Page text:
Leechburg Area art students create custom birdhouses for local business

Leechburg Area art students create custom birdhouses for local business

Some lucky birds are about to score colorful new digs, thanks to recent creative artwork by students at Leechburg Area High School.

The Birdhouse Project is the latest project from high school art teacher Shayle Prorok. Six students designed and painted birdhouses last month.

The houses will be donated to Cook Medical in Parks Township. Birdhouses at Cook were installed in May.

Joseph Felschow, corporate social responsibility representative at Cook, said birds moved into the birdhouses right away.

“Blackbirds, robins and even a few cardinals moved in within days. We’re proud to have the birdhouses here on our campus displayed and inhabited by local wildlife,” he said.

Leechburg Area art students create custom birdhouses for local business

Joyce Hanz | Tribune-Review

Cook Medical in Parks Township


Helynn Gazda, a junior, went whimsical with her design.

“I was inspired by fairy houses and pictures of fantasy worlds,” Gazda said. “I loved doing this project. It’s going to a good cause, and I’m happy I was able to be involved.”


Joyce Hanz | Tribune-Review

Leechburg Area High School art student Helynn Gazda designed a fairy-themed birdhouse that will be donated to Cook Medical in Parks Township, part of the art department’s Birdhouse Project.


Students worked on the birdhouses for several weeks, using acrylic paint and then sealing them to make them weather resistant.

Eliza Trusiak, a sophomore, choose a popular dessert to adorn her birdhouse.

“It’s an ice cream theme. I thought it would look cute on the campus and at Pink Day,” Trusiak said. “My art style isn’t usually this cutesy, but it was a fun and interesting project.”

Prorok implemented the project two years ago, donating six birdhouses to Cook. The new houses will make for a total of 12 birdhouses donated.

“They’re looking at us to make more birdhouses every couple of months,” Prorok said of the ongoing project.

Students from the technical education department made each wooden birdhouse.

“This project is completely in-house,” Prorok said. “It’s important from a community standpoint for people to be able to see what goes on in our classroom. These birdhouses are visible outside. It helps the students develop a bit of community pride.”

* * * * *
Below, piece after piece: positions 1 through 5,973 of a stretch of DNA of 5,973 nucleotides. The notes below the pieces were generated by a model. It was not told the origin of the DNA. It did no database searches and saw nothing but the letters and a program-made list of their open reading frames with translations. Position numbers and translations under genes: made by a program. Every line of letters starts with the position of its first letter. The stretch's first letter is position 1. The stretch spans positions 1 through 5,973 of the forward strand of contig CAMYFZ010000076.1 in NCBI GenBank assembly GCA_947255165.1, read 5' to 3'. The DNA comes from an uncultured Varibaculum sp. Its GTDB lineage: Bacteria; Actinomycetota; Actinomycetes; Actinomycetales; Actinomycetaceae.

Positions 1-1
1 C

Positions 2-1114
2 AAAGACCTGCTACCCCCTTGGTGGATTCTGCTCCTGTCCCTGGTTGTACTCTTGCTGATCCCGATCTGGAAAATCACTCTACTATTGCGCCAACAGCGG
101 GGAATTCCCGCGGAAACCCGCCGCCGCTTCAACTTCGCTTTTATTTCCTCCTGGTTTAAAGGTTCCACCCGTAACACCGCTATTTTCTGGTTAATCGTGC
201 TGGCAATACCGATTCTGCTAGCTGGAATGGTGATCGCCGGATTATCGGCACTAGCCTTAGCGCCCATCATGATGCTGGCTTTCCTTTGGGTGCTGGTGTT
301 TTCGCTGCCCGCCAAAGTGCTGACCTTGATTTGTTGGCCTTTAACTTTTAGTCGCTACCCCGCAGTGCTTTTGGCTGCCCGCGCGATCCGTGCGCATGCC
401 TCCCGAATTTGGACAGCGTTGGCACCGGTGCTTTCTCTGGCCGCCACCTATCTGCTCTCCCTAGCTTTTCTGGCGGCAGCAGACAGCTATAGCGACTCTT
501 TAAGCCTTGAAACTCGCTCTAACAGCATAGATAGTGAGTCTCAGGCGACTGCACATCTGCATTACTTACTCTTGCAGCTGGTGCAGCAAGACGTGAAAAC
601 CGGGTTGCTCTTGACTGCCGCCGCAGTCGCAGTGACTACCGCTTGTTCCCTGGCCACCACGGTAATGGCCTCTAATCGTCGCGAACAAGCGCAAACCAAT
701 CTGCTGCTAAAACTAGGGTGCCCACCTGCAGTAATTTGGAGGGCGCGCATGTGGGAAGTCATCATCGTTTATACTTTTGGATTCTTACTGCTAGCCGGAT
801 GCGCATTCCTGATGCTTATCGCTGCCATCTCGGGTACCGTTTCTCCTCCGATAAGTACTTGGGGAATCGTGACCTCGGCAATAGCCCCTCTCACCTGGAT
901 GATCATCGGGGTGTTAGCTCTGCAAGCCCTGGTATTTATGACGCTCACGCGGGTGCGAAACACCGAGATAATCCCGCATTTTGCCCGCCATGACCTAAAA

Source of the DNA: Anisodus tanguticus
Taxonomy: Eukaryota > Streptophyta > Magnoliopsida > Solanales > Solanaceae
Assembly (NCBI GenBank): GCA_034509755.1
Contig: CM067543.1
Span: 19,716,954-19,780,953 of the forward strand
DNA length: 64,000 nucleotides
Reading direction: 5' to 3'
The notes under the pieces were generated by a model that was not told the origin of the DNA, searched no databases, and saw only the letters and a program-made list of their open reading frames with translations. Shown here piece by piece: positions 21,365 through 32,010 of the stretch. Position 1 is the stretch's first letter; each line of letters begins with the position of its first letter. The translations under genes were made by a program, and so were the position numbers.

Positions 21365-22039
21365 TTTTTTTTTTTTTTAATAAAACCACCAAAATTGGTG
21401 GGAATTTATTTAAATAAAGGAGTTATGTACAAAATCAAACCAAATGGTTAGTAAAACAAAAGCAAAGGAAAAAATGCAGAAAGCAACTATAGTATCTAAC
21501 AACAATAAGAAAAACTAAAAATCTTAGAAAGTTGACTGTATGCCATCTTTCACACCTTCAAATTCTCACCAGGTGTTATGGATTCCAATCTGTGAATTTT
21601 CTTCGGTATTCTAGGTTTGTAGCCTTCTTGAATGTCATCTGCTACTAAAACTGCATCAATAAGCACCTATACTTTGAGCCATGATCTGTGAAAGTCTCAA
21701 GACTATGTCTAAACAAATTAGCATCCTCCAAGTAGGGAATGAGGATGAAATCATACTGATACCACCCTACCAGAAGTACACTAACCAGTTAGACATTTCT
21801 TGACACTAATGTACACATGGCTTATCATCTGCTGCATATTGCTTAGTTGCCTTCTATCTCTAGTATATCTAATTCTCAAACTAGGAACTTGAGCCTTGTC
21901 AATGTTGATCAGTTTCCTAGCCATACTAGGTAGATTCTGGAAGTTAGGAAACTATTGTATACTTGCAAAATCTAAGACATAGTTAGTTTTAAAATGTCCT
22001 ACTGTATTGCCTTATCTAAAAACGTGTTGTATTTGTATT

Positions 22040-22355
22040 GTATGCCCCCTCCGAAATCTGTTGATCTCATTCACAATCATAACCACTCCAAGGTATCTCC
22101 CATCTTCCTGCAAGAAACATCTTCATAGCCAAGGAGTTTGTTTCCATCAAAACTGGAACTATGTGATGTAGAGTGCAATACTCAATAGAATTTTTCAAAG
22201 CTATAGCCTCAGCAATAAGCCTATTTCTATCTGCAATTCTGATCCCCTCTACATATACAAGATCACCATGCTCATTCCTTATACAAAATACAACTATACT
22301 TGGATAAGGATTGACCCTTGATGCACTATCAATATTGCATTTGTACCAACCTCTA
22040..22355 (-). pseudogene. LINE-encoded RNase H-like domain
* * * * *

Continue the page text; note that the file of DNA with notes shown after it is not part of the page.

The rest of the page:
Felschow said Cook partnered with Leechburg Area School District in an effort to showcase student talent.

“Giving back to the places where we live is one of the seven values Cook encourages employees to have,” Felschow said. “We focus on community health, youth education, and our social enterprise as our social responsibilities as a corporation.”

Jasa Oliver, a senior, gave a nod to her Ukrainian heritage with her design.

“The flowers on top are based on Ukrainian folk patterns and on both sides are the Ukrainian coat of arms,” Oliver said. “The front of the birdhouse features a sunflower, Ukraine’s national flower.”


Joyce Hanz | Tribune-Review

A Ukranian-themed custom birdhouse painted by Leechburg Area High School art student Jasa Oliver, a senior.


The words written in Ukrainian on Oliver’s birdhouse translate to “Glory to Ukraine.”

Superintendent Tiffany Nix said having students’ artwork on display in the local community is a win-win proposition.

“Our partnership with Cook Medical is truly a gift to our school. It’s wonderful to have a local business that is so supportive and inclusive to our students, staff and curriculum,” Nix said.

Three of the birdhouses are very pink.

“My inspiration was to bring awareness to breast cancer, and I was happy to provide a house for a bird,” said freshman Sophia Charles.

The birdhouses were on display at Pink Day, a breast cancer research fundraising event, held Saturday in Leechburg.

Junior Azlynn Banichar incorporated Cook’s branding for her creation.

Banichar painted green four-leaf clovers along with pink ones to represent breast cancer awareness and the partnership with Cook.

Ryleigh Zamperini used wooden Popsicle sticks, stones and pebbles for her birdhouse, individually placing each one to make shingles and a roof.

“My theme was an abandoned cottage. The birdhouse was challenging, but I loved every bit of it,” Zamperini said.

Joyce Hanz is a Tribune-Review staff writer. You can contact Joyce by email at [email protected] or via Twitter .

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